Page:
Orchestrating Your Symphony

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Managing the retail supply chain is a lot like a orchestrating a symphony. Think about what a composer has to deal with. They have all sorts of instruments at their disposal – trumpets, trombones, violins, drums, tubas, cellos. These instruments all have different sounds, different registers and different capabilities.


But so long as they’re all working together in harmony, it’s music to your ears.

In the world of supply chain planning, your instruments are different – customers, retail
stores, distribution operations, transportation planners, suppliers. But the goal is the same – to make them all work together, in harmony, to make music.

Most supply chain planners, however, find this harmony elusive. Sure, there may be pockets of brilliance, but you can’t have a truly great symphony when only your violin section is good.

These days, most supply chains are crafted, designed and run by analytical types -engineers, MBAs or logisticians. Think back to when you were in school. You learned that problem solving was about breaking things down into their base components, then working on making each piece as efficient as possible.

This approach is very applicable to many situations, but it can also cause people to lose sight of the forest through the trees. In the same way that great composers consider a symphony to be a single piece of music, great supply chain thinkers look at the supply chain as an entire connected system from the factory to the store shelf.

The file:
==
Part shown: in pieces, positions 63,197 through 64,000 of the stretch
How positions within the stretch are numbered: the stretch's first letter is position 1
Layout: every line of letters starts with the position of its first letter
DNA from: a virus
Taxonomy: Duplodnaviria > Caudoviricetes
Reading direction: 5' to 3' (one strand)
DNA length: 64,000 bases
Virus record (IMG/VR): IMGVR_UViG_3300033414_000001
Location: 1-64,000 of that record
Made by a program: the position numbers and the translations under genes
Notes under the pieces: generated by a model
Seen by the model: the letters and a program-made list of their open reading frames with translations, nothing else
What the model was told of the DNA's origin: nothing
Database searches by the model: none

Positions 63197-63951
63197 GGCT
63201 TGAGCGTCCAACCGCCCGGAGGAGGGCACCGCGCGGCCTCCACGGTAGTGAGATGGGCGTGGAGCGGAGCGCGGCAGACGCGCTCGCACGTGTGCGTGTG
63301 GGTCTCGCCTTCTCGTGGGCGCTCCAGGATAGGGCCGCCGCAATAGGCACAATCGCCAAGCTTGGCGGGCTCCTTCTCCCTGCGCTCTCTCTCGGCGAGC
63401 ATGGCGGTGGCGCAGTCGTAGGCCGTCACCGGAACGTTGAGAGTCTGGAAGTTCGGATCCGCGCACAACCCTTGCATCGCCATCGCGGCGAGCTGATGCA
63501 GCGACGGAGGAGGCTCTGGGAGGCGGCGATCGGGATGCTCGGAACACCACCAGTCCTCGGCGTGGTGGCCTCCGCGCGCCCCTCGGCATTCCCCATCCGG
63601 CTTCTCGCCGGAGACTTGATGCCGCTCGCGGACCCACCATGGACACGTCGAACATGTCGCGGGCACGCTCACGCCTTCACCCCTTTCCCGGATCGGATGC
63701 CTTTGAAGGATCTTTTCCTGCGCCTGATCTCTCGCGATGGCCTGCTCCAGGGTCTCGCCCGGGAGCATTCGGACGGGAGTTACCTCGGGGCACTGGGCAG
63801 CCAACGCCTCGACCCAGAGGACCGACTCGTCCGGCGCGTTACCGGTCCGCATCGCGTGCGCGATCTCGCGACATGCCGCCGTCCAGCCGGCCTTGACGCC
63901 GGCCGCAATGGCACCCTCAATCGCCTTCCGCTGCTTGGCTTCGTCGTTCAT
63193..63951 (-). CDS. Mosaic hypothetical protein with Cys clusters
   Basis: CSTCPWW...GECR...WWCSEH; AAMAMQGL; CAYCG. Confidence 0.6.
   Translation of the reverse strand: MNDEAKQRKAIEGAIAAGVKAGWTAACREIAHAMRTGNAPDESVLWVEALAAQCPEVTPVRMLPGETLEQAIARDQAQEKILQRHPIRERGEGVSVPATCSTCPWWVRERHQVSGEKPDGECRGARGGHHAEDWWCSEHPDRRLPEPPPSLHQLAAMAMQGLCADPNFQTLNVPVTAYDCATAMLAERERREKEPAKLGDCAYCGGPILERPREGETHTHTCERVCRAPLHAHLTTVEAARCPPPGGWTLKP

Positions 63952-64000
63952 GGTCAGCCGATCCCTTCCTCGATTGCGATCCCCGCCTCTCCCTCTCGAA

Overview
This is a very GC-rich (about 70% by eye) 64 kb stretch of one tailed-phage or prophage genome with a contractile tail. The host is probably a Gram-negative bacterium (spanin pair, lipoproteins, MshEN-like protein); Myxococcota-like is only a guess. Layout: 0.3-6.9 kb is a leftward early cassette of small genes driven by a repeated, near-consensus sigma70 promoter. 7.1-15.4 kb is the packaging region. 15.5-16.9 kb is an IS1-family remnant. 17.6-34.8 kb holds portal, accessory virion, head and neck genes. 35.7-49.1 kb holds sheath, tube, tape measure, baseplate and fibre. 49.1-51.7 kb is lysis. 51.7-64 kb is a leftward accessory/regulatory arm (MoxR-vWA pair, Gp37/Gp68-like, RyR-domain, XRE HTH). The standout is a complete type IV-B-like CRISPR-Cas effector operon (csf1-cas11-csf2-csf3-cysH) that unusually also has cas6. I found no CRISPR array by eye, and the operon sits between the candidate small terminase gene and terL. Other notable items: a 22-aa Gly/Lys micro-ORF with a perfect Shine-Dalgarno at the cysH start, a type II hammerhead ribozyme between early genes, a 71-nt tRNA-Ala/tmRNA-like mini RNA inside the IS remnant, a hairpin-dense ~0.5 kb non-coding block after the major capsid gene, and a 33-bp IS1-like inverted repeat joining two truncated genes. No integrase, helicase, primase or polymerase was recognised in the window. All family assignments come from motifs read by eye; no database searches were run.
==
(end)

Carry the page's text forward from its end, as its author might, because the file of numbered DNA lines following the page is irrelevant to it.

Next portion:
Changing the arrangement for the horn section changes the entire symphony. And before changing business processes at a particular node in the supply chain, you must consider the impact to the entire system.

Many people struggle with this and the reason is simple: our training and education has
taught us to consider the pieces, not the whole. But think about many of the problems that prevent supply chains from working in harmony:

  • Measures that pit one group (or company) against another
  • Shifting activity and costs among supply chain partners instead of removing unnecessary steps
  • Lack of information sharing or, conversely, deluging each other with information that’s not actionable

There’s no single piece of the supply chain that can be analyzed to overcome these
problems. You need to think of the entire thing holistically, as one system, and endeavour to understand it as such.

Dan Pink wrote a mind-altering book about 6 new thought processes that will be necessary in the coming decades. And, yes, he called one symphony.

Symphony, he argued, is the ability to see the whole. To connect things that are seemingly unrelated and devise something new.

Each chapter provides some advice and ways to improve that particular discipline. For
example, in the symphony section, he talks about a technique called “newsstand roundup”. Go to a newsstand and buy a few magazines that are completely unrelated to what you are working on. Then, take some time and peruse them. More often than not, you find something that will allow you to connect something else and it will give you new insights into what you’re doing. The reason, Dan argues, is that you’re looking in places you wouldn’t look before. Ever tried that one?

We won’t reveal any of the other techniques and suggestions he has for improving your
symphony. Our advice is simple: get this book and learn from it.

Then, go out and orchestrate your own symphony!

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